A little bit about myself
I was born in Dundee, Scotland and brought up firstly in the Hilltown district and then in Kirkton - one of the greener, if rougher, areas on the outside of the town where I was lucky enough to have the advantage of going to Kirkton High school. It was at the time, as far as I recall, the biggest comprehensive school in Scotland, but despite some of the problems its size might have brought, it had some brilliant teachers in it, who convinced me that university should not be out of reach if I applied myself to my work.
I then went to my local university in Dundee where after a very brief false start studying electrical engineering, I quickly tranferred to social sciences and graduated with a joint Honours MA in Economics and French. During this period I spent a year in a small mining town of Noeux les Mines in France, teaching as an english assistant in a local school, which gave me an continuing interest in the usefulness of languages.
Having been brought up in a radical tradition and in a family committed to social change, I then spent some time in London and Glasgow working for the Young Communist League and Communist Party trying to combat the dire problems caused to British society by the policies of the then Prime Minister Margaret Thatcher. In the early 1990s I briefly became the first Convener of Democratic Left Scotland, its successor organisation.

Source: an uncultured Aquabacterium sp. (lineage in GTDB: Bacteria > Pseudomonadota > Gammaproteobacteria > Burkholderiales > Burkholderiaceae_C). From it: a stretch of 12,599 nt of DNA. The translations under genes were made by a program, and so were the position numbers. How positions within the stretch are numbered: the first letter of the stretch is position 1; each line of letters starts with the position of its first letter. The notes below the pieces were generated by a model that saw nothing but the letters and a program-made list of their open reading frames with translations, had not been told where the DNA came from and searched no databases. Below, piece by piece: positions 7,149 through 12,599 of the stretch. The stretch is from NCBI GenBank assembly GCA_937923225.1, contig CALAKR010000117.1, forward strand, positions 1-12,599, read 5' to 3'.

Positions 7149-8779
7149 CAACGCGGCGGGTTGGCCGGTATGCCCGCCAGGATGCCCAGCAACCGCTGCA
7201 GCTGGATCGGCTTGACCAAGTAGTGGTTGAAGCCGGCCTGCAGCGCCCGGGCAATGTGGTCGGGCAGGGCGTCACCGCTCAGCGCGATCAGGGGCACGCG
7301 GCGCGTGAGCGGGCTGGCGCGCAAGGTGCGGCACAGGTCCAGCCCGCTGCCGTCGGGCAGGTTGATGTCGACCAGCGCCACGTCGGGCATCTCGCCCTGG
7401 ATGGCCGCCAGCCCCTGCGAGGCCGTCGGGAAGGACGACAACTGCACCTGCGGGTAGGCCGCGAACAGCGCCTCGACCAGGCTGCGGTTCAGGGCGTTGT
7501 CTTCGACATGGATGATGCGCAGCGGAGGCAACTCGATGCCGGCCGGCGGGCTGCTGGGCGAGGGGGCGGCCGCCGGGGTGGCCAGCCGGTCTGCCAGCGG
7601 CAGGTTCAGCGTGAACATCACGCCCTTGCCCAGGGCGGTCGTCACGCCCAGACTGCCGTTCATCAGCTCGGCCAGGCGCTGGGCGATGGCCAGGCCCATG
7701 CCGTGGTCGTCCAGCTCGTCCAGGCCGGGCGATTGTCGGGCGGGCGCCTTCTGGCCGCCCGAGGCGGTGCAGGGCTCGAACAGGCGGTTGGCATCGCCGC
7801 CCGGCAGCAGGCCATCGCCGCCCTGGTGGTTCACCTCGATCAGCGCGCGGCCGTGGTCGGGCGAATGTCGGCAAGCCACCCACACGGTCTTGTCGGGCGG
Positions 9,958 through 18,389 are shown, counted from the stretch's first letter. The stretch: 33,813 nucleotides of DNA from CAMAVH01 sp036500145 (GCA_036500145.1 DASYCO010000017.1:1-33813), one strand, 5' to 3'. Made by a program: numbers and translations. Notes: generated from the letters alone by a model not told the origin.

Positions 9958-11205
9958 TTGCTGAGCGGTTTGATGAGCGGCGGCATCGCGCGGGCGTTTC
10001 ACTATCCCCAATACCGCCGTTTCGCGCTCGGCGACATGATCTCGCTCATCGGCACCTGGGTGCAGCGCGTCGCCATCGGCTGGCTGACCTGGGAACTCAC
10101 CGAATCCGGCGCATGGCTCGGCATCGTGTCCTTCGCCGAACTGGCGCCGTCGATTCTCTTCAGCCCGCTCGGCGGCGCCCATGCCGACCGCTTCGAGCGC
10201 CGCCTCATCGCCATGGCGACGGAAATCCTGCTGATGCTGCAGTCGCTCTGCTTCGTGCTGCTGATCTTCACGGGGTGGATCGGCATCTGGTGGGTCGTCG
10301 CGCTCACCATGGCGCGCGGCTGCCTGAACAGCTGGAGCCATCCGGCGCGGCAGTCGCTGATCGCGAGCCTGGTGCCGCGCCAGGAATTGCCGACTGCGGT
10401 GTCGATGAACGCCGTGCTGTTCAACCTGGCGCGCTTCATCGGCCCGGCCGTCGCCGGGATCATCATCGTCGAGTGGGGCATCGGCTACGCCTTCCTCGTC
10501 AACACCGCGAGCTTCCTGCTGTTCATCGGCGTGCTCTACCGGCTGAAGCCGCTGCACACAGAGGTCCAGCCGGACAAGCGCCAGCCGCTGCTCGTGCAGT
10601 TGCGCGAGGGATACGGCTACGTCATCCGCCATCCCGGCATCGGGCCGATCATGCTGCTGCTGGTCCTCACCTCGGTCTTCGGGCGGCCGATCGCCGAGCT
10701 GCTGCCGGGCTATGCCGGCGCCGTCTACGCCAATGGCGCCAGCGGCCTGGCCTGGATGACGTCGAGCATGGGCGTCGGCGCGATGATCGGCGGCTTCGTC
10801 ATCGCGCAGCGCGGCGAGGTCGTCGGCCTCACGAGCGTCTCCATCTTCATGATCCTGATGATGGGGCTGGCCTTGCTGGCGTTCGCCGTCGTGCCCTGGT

Returning to academic life in 1995 I completed a PhD in the Economic Impact of Gaelic Arts and Culture and have worked at Glasgow Caledonian University since then - for 12 years in the Economics Division, and since then in the Cultural Business Department which is now in its most recent iteration as the Department of Social Sciences, Media and Journalism. During this period I was fortunate to win a UK award for the use of Virtual Learning Environments in teaching, and during that period also was appointed as a Caledonian Scholar by my university for my work on the use of blogs and wikis in education.
From my doctoral work on Gaelic language my interest has grown regarding the interaction between culture, language and development and the bulk of my research has continued to be in this area. For five years, until December 2010 I contributed in a practical way to the work of the BBC in this area through my membership of the BBC Audience Council Scotland by monitoring the quality and quantity of Gaelic language broadcasting, amongst other issues.
In May 2015 having become increasingly active in trade union actiivities, I was elected as Scottish President of the UCU - the University and College Unio. This is a lay position which I will occupy till the end of May 2017 and means that I currently work on academic issues three days per week, and spend two days on union activities.